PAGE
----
Showing 15 types of APIALES
Likely a native of tropical Asia, and now a common weed in Hawaii. It also is found in Oregon and Ohio.
Native to North America, and found throughout the United States with the exception of most southeastern states from Texas to Florida. Also found throughout Canada north to Alaska.
Native to Europe, and introduced to California, where it now is extremely common as a roadside weed throughout central to southern California.
Native to the western United States. There are several dozen species of native plants in this genus, many of which are rare and some of which are classified as Protected or Threatened species.
Native to the southeastern United States, and found from Texas to Florida to Maryland, as well as in Oregon and Puerto Rico.
Native to North America, and found from Washington south into northern Mexico, east through Texas and Oklahoma to the entire East Coast north to New York. It has escaped cultivation and use as an ornamental pond plant to become a noxious weed problem in Britain and Australia.
Native to North and South America, and found throughout most of the eastern half of the U.S., as well as along the West Coast.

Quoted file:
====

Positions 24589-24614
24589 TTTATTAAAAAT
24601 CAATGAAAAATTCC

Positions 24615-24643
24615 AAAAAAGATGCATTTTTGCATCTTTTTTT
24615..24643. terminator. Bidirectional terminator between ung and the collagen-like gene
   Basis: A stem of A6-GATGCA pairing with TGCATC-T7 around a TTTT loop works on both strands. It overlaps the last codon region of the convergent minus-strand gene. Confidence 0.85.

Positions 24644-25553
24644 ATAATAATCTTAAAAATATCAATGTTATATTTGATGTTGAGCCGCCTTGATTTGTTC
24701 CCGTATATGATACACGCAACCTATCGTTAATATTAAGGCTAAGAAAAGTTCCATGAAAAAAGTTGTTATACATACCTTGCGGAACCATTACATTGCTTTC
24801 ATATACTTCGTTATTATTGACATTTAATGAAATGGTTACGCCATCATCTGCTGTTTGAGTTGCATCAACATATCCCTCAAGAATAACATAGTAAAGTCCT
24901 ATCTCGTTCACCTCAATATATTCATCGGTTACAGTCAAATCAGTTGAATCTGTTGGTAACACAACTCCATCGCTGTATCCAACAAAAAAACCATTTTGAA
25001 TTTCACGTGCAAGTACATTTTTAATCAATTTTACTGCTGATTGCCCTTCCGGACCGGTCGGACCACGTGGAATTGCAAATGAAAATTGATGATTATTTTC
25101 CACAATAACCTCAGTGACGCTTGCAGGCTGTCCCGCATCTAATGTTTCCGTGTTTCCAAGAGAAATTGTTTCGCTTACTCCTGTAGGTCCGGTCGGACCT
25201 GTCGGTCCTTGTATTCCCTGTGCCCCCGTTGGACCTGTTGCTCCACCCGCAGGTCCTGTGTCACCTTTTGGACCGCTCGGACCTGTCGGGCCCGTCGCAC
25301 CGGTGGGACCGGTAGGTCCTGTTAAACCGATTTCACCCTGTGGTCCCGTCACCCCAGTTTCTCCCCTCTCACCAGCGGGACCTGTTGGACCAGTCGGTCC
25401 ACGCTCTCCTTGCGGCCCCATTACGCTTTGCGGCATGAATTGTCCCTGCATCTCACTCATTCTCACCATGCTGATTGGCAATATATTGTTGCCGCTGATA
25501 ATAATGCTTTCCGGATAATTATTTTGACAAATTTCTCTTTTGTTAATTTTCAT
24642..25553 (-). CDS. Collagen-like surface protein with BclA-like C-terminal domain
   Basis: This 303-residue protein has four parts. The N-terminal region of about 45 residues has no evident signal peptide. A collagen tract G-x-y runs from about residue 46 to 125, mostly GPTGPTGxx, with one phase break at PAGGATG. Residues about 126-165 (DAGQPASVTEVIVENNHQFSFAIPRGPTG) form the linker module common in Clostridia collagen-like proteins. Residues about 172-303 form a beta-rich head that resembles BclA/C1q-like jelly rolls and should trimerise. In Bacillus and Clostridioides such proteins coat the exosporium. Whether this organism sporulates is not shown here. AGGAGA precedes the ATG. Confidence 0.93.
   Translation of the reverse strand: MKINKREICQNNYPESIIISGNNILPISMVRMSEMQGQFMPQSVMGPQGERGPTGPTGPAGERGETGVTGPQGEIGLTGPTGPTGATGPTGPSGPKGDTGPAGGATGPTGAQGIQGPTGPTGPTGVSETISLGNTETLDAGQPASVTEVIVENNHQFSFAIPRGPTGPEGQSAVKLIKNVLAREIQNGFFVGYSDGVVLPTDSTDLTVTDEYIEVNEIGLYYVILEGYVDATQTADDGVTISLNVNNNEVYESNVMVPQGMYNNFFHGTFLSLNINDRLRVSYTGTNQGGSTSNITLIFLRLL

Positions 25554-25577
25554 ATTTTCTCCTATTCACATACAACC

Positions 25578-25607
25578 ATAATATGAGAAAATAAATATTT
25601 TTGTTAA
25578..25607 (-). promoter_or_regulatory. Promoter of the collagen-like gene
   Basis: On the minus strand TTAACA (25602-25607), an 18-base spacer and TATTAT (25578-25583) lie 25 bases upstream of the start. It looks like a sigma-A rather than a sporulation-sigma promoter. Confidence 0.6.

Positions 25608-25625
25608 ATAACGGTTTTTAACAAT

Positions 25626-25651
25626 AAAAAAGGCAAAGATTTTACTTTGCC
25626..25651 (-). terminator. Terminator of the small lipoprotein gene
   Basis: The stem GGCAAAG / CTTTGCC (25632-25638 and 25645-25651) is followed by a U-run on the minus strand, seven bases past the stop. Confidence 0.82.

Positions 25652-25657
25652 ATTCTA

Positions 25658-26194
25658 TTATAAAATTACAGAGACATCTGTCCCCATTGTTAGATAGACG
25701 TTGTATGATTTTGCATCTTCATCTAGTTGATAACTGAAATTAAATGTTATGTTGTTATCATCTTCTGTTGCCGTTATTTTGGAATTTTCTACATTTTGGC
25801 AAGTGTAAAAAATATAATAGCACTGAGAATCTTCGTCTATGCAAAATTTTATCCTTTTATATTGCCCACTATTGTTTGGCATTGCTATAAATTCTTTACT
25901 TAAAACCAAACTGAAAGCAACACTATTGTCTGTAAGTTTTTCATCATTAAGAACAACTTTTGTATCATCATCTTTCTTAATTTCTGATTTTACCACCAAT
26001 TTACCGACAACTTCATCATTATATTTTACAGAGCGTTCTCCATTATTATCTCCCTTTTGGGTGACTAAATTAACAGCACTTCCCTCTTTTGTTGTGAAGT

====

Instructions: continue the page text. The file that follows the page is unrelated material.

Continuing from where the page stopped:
Several varieties, some native to Europe and others native to the United States. They are found throughout the U.S.
At least 15 species of Hydrocotyle occur in the United States and Hawaii, all very similar in appearance and habits. Most are native plants that occur primarily in warmer, more tropical climates.
A native of Europe, but now spread widely and commonly throughout the United States and southern Canada.
Native to North America and found throughout much of the United States and southern Canada.
Introduced from Europe, and now an escape from cultivation in the western United States.
Native to Europe and introduced as a garden plant. It escaped cultivation and is now a common and problem weed throughout North America.
Native to South America, and now found widespread in the western states, southeast to Florida and the West Indies.